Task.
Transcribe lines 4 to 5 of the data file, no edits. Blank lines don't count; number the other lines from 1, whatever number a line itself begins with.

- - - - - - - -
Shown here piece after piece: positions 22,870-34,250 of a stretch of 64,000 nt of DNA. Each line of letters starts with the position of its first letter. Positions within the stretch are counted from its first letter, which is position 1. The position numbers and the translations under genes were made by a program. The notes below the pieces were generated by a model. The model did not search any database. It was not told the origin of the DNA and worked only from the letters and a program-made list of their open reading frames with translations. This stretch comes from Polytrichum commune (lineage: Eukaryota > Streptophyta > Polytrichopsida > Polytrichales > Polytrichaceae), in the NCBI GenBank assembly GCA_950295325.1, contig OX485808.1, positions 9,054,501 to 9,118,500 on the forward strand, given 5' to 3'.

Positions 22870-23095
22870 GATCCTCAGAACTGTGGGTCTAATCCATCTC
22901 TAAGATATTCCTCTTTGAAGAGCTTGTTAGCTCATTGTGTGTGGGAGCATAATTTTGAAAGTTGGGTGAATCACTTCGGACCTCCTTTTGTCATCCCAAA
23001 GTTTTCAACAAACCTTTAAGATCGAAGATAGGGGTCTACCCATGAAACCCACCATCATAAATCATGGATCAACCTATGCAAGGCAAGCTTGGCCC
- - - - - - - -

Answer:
22901 TAAGATATTCCTCTTTGAAGAGCTTGTTAGCTCATTGTGTGTGGGAGCATAATTTTGAAAGTTGGGTGAATCACTTCGGACCTCCTTTTGTCATCCCAAA
23001 GTTTTCAACAAACCTTTAAGATCGAAGATAGGGGTCTACCCATGAAACCCACCATCATAAATCATGGATCAACCTATGCAAGGCAAGCTTGGCCC